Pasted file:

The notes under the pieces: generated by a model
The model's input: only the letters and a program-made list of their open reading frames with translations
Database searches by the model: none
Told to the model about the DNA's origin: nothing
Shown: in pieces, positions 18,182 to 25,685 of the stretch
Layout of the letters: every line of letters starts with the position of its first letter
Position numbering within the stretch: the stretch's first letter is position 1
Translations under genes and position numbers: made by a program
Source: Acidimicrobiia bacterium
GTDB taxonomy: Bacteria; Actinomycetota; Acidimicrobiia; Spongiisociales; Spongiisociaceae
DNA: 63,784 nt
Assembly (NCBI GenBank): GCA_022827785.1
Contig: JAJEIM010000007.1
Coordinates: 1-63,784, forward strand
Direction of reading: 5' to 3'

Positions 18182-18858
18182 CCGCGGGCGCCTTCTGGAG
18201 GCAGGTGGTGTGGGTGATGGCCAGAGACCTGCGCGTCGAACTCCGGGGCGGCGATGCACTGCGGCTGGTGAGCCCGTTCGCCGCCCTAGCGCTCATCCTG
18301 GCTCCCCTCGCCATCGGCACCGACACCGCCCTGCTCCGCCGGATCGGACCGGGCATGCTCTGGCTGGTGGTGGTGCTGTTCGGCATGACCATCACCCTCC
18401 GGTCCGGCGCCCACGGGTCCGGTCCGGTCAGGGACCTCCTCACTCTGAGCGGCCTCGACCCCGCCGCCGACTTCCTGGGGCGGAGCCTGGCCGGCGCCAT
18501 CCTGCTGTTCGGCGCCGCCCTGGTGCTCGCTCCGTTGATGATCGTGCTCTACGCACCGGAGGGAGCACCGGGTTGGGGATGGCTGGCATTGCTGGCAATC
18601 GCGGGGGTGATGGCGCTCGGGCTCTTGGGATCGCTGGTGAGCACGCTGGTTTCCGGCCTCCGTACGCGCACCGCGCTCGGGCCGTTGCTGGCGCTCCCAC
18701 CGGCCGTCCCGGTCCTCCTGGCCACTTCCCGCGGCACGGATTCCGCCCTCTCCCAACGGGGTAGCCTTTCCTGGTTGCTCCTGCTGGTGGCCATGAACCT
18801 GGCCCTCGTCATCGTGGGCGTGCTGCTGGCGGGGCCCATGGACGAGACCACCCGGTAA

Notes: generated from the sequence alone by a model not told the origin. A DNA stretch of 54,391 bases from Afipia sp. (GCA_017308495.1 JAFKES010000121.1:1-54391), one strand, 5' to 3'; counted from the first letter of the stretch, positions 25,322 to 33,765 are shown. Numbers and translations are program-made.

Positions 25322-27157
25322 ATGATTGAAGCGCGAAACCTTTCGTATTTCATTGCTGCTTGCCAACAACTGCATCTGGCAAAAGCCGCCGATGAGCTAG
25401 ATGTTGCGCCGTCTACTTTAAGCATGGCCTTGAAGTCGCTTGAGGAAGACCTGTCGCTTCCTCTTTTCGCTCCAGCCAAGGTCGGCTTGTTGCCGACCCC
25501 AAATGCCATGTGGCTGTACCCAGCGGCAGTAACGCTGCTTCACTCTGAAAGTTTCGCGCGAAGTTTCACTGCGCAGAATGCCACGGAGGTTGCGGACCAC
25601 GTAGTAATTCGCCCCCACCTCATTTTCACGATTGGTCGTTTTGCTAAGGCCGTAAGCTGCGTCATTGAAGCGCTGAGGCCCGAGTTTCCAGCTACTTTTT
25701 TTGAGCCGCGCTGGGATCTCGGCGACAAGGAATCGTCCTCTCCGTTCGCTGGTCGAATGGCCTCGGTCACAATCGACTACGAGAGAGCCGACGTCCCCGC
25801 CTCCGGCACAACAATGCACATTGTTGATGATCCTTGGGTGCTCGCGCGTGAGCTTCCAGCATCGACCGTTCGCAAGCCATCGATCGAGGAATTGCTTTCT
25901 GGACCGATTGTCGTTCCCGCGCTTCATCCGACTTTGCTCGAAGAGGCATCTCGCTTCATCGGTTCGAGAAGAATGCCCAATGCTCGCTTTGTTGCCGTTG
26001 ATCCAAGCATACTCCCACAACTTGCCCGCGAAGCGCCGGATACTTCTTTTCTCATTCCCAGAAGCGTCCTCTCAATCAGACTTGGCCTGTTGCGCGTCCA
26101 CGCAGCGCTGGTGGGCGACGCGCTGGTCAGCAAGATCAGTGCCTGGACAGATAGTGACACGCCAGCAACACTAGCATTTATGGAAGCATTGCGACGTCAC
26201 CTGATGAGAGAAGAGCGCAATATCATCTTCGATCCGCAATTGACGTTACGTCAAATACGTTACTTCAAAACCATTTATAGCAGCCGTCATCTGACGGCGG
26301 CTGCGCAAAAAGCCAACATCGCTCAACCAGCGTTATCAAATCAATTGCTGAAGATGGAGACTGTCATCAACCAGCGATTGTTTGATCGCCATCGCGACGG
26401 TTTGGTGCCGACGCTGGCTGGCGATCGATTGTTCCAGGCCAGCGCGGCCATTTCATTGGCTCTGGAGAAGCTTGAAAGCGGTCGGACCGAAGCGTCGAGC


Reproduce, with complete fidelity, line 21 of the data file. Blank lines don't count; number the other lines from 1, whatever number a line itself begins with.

18501 CCTGCTGTTCGGCGCCGCCCTGGTGCTCGCTCCGTTGATGATCGTGCTCTACGCACCGGAGGGAGCACCGGGTTGGGGATGGCTGGCATTGCTGGCAATC